Statement from NZ Police
Police have apologised to the family of Diane White and have accepted all of the findings of an Independent Police Conduct Authority report released this morning into the circumstances leading up to her death.
The report into Mrs White’s death on 19 January 2010 at the hands of neighbour Christine Morris – who had earlier escaped from the Henry Rongomau Bennett Centre in Hamilton – found Police had the information and the ability to have prevented her death.
Assistant Commissioner Upper North, Allan Boreham, has met Mrs White’s family and apologised on behalf of Police.
“Police clearly failed Diane when she needed us after several individual errors came together on the day that resulted in a situation that had tragic consequences. We are deeply sorry for what happened and I’ve met with her family in person to tell them this. I’ve also told them about a range of things we’ve done in the three years since to prevent a similar situation happening again.”
Mr Boreham says responding to incidents involving people with mental health issues is often a very complex and challenging area for police officers.
“Notwithstanding that, the sequence of events that occurred in Hamilton that day are a tragic reminder that we have to be at our best at all times, even when dealing with what may initially appear to be routine matters. If not, there is always the risk that things can go very wrong – and this is sadly one of those times. We are very sorry about what happened.”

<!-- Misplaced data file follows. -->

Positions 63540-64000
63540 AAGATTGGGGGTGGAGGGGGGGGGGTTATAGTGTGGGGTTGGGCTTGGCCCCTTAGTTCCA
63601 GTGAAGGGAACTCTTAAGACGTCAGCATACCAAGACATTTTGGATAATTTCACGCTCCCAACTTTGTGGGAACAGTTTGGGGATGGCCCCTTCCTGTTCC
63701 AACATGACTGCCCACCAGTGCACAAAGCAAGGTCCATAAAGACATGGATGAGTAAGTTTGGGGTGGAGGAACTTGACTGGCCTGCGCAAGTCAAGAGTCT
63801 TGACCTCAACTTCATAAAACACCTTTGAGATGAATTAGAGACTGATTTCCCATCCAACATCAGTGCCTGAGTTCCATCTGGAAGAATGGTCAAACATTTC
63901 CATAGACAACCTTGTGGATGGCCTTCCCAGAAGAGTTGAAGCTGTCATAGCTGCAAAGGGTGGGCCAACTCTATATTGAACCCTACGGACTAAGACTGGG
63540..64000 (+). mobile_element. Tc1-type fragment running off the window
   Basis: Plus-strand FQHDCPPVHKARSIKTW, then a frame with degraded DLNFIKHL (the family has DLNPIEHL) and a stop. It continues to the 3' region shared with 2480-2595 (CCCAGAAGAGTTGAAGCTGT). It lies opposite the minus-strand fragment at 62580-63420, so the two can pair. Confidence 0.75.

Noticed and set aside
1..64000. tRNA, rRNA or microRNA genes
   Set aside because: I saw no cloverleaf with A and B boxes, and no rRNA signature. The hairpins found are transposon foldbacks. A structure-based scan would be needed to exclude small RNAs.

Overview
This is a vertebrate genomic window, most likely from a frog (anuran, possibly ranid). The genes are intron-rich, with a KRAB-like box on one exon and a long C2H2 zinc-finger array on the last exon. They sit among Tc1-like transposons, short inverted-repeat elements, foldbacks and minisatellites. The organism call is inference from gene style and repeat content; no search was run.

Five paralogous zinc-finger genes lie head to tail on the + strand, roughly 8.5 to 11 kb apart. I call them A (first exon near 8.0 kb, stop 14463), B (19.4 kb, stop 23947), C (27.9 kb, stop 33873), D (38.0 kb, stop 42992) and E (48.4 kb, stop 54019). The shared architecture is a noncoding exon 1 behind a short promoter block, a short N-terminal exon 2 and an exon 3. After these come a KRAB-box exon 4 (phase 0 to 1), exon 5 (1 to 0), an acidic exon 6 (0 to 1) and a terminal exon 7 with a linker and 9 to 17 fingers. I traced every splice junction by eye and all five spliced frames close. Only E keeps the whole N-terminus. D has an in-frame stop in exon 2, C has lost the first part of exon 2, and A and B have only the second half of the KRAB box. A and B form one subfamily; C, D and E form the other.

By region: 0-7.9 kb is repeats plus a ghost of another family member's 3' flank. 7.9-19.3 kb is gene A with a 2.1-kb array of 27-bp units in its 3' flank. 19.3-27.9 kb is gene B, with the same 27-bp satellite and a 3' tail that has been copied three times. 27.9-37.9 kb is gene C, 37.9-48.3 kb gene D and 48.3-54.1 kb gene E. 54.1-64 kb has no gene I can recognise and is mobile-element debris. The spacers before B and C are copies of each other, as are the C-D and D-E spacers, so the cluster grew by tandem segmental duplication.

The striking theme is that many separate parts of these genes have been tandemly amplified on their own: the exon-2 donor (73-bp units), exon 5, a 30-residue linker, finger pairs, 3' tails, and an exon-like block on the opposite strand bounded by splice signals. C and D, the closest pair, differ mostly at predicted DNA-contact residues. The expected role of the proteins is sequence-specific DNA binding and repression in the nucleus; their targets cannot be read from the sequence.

Mr Boreham says Police accept all of the findings outlined in the Authority’s report, and note that its recommendations echo actions already undertaken by Police following its own review of the incident launched immediately afterwards.
“Police reviewed their handling of the incident as soon as it happened and have already initiated many of the actions subsequently identified in today’s IPCA report,” he says.
“While we know that it will not bring Diane back, we want to make sure it does not happen again.”
“Whilst the recommendations outlined in the report are important, the key thing that will stop this happening again is the focus of our people, that needs to be clearly on prevention and victims.”
“It is clear to me reading this report that if staff at the time had a greater focus on the threat to Diane, we could have done more to protect her and this tragedy could have been averted” said Mr Boreham.
Mr Boreham says among the changes that have been introduced since January 2010 are a new Quality Assurance process for Communications Centre staff, improved training, and technical upgrades to the Comms Centres’ systems to provide automatic updates to dispatchers.
Police and the Ministry of Health also last year finalised a Memorandum of Understanding that better defines responsibilities and processes to be followed when dealing with incidents involving mental health patients, and Police have upgraded its Policy on People with Mental Impairments, which sets out steps for returning mental health patients who are reported missing